Hype and agroecology: Is ‘low input’ farming better for the environment and economy?

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[Editor’s note: Henry Miller, physician and molecular biologist, is a fellow in Scientific Philosophy and Public Policy at Stanford University’s Hoover Institution.]

In the 1960s, when biologist Paul Ehrlich was predicting mass starvation due to rapid population growth, plant breeder Norman Borlaug was developing the new crops and approaches to agriculture that would become mainstays of the Green Revolution. Those advances, along with other innovations in agricultural technology, are credited with preventing more than a billion deaths from starvation and improving the nutrition of the billions more people alive today. Yet some seem eager to roll back these gains.

[T]the United Nations Human Rights Council recently published a report by Special Rapporteur on the Right to Food Hilal Elver that called for a global agroecology regime, including a new global treaty to regulate and reduce the use of pesticides and genetic engineering, which it labeled human-rights violations.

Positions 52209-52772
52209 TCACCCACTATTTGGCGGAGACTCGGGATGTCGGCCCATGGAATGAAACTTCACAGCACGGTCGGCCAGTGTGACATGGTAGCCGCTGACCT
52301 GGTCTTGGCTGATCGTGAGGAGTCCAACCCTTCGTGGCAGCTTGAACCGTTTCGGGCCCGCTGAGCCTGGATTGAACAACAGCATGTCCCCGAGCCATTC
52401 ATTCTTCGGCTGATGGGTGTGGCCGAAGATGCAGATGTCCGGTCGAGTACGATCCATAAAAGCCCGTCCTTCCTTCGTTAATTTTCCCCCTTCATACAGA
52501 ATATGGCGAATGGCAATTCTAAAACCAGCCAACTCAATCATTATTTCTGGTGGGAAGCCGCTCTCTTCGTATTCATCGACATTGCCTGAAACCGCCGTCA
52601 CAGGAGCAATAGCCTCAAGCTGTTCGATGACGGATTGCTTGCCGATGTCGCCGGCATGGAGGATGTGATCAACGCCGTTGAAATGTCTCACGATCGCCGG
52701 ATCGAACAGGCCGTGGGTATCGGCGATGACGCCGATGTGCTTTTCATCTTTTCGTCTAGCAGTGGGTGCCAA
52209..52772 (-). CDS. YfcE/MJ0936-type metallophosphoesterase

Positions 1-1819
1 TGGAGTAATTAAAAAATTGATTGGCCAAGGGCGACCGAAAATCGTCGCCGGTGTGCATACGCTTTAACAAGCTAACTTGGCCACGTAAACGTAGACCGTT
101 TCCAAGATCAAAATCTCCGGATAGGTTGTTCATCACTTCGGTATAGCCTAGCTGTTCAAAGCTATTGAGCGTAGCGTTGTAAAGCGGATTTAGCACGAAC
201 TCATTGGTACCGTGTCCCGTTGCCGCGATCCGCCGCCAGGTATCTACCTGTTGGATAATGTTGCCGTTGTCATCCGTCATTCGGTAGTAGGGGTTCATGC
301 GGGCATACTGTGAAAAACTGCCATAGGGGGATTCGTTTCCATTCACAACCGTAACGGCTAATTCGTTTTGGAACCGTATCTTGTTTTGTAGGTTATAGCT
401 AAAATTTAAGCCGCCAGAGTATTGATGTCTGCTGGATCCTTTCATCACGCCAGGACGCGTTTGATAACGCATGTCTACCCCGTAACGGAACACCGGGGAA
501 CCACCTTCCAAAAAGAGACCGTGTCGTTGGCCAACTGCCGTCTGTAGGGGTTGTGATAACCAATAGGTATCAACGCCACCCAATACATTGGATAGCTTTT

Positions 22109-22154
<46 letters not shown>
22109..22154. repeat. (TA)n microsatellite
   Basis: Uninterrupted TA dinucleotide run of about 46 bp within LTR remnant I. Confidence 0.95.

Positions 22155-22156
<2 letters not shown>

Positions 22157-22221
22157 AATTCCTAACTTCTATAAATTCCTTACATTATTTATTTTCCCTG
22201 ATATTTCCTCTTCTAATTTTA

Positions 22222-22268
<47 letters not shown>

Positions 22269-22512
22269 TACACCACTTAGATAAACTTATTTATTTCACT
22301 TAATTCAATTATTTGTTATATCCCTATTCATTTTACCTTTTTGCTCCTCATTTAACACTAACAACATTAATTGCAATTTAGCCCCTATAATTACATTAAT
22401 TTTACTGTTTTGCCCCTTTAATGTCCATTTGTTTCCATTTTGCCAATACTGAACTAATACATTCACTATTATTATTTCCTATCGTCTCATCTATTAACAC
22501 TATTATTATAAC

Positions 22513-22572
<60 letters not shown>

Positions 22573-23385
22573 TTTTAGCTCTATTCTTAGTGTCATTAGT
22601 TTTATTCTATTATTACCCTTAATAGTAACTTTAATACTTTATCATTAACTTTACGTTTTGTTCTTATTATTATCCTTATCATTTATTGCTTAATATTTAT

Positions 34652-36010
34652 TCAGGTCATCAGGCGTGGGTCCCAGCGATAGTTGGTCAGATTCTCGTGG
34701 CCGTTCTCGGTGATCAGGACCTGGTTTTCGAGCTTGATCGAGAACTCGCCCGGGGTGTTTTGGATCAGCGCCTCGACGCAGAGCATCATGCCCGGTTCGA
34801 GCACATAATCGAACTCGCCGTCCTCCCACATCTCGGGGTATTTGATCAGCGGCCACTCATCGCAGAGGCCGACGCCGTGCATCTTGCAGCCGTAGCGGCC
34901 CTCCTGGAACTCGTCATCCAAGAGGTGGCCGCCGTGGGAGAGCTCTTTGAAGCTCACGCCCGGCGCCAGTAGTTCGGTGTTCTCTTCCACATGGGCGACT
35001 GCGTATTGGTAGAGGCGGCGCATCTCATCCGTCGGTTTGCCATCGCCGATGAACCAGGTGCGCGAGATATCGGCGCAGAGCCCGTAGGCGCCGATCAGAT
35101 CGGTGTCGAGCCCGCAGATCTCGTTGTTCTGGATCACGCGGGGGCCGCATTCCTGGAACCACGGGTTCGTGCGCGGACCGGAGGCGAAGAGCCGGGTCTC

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This all might be dismissed as simply more misguided UN activism. But it is just one element of a broader and more consequential effort by global NGOs, together with allies in the European Union, to advance an agroecology model, in which critical farm inputs, including pesticides and genetically engineered crop plants, are prohibited.

Depriving developing countries of more efficient and sustainable approaches to agriculture relegates them to poverty and denies them food security. That is the real human-rights violation.

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The GLP aggregated and excerpted this blog/article to reflect the diversity of news, opinion, and analysis. Read full, original post: The Right to Agricultural Technology

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